Md.'s First Ladies, At Last

March 30, 1995|By Peter Jensen | Peter Jensen,Sun Staff Writer

Frances Hughes Glendening recalls the story that taught her all about Helen Avalynne Tawes.

Twenty-nine years ago, Mrs. Tawes wanted to be painted alongside her husband, who happened to be governor, in his official state portrait. She was told that sort of thing just wasn't done.

Mrs. Tawes saw to it that she stayed in the picture. The artist painted her as a photograph in the background of the J. Millard Tawes portrait that now hangs in the State House reception room.

"She's a woman after my own heart," says the wife of Gov. Parris N. Glendening, relishing the anecdote. "She always got her point in there. I identify with spunk."

Yesterday, Mrs. Glendening took reporters on a tour of the Governor's Mansion to show off her first public project as first lady -- "Portraits of First Ladies & Official Hostesses of Maryland."

The 13 paintings hanging in the mansion's public rooms are the only images available of the 70 or more women who have resided in the governor's residence in Annapolis or, earlier, in St. Mary's City. They are part of a group Mrs. Glendening believes has been badly neglected by history.

"Mrs. Tawes said, 'A governor's wife comes here and works like a dog. I just feel they get so little credit, some recognition would be nice,' " said Mrs. Glendening, 43.

"I happen to agree with her," she said. "I'm sure Mrs. Tawes would be gratified to see this exhibition."

The collection represents the first time the portraits have been put together.

They range from Priscilla Dorsey Ridgely, who died in 1814 before her husband became Maryland's 15th governor, to Barbara "Bootsie" Mandel, who garnered national attention when she kicked Maryland's 56th governor out of the mansion.

Actually, most of the paintings are relatively contemporary. Mrs. Tawes commissioned five of the portraits, including her own.

Before 1981, six were seen along the mansion's staircase, but those were put in storage when first lady Patricia Hughes refurbished.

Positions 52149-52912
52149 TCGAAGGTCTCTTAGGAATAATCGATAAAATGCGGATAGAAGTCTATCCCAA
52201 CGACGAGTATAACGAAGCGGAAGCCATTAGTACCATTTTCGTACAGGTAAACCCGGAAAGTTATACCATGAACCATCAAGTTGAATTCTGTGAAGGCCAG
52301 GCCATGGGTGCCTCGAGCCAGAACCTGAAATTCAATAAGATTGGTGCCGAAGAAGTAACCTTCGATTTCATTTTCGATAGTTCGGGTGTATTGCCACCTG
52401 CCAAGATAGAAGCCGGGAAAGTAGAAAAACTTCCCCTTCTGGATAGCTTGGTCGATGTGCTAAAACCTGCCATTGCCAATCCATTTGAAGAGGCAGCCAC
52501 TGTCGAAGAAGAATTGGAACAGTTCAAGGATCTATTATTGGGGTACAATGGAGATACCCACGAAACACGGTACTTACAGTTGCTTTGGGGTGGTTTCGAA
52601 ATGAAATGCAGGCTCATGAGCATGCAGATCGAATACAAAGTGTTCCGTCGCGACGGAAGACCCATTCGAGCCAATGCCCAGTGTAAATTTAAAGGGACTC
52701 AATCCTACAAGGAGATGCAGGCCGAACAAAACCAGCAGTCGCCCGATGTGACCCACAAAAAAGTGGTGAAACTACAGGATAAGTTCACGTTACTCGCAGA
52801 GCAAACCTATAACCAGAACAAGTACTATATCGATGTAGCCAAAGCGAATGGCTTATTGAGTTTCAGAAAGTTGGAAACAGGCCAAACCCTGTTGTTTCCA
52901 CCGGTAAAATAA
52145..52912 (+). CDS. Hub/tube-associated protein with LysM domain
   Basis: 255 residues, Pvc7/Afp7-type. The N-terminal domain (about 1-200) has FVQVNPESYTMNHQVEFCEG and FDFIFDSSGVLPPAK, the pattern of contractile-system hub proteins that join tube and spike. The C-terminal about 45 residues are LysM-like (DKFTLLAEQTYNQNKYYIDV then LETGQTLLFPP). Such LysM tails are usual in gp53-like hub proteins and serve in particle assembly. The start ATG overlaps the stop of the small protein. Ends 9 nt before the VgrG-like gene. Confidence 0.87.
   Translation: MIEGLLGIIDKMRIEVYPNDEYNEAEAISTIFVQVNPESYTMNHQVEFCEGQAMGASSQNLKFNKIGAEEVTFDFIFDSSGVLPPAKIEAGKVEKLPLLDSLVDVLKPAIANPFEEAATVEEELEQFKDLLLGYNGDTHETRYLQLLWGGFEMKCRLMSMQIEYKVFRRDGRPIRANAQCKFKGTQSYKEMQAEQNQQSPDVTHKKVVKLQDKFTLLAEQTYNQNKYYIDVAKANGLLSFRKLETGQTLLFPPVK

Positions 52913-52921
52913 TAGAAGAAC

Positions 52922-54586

Mrs. Glendening, a Federal Election Commission lawyer who co-chaired her husband's transition team, has asked the Maryland State Archives to begin researching the history of first ladies.

She has sought volunteers to help put together a book on the topic.

Much of the first ladies' lives has gone unchronicled. But many of them were active in politics, social causes and volunteer work, and some held jobs, she said.

"A lot of people don't realize the things they have done," said Mrs. Glendening, who would also like to see books written on the history of the mansion and "women of achievement" in the state.

The exhibit reflects some delicate etiquette. The title includes the plural "hostesses" as a polite way not to single out the only person who has held that title, Hilda Mae Snoops, the longtime companion of former Gov. William Donald Schaefer.

Mrs. Glendening also expressed interest in acquiring portraits of Marvin Mandel's second wife, Jeanne, and Mathilde "Mimi" Lee, wife of the late former acting Gov. Blair Lee III.

"It is Mrs. Glendening's hope that by calling attention to the portraits we do have, we can attract additional donations," said Edward C. Papenfuse, state archivist.

The exhibit can be viewed by the public through the summer. Tours are available between 10 a.m. and 2 p.m. Tuesdays and Thursdays and, after April 10, on Wednesdays also.

Reservations must be made by calling 974-3531.

Legislation expected to be approved shortly by the General Assembly will restore the mansion's earlier name, Government House.

Mrs. Glendening said she wants more public involvement in decisions about the state property.

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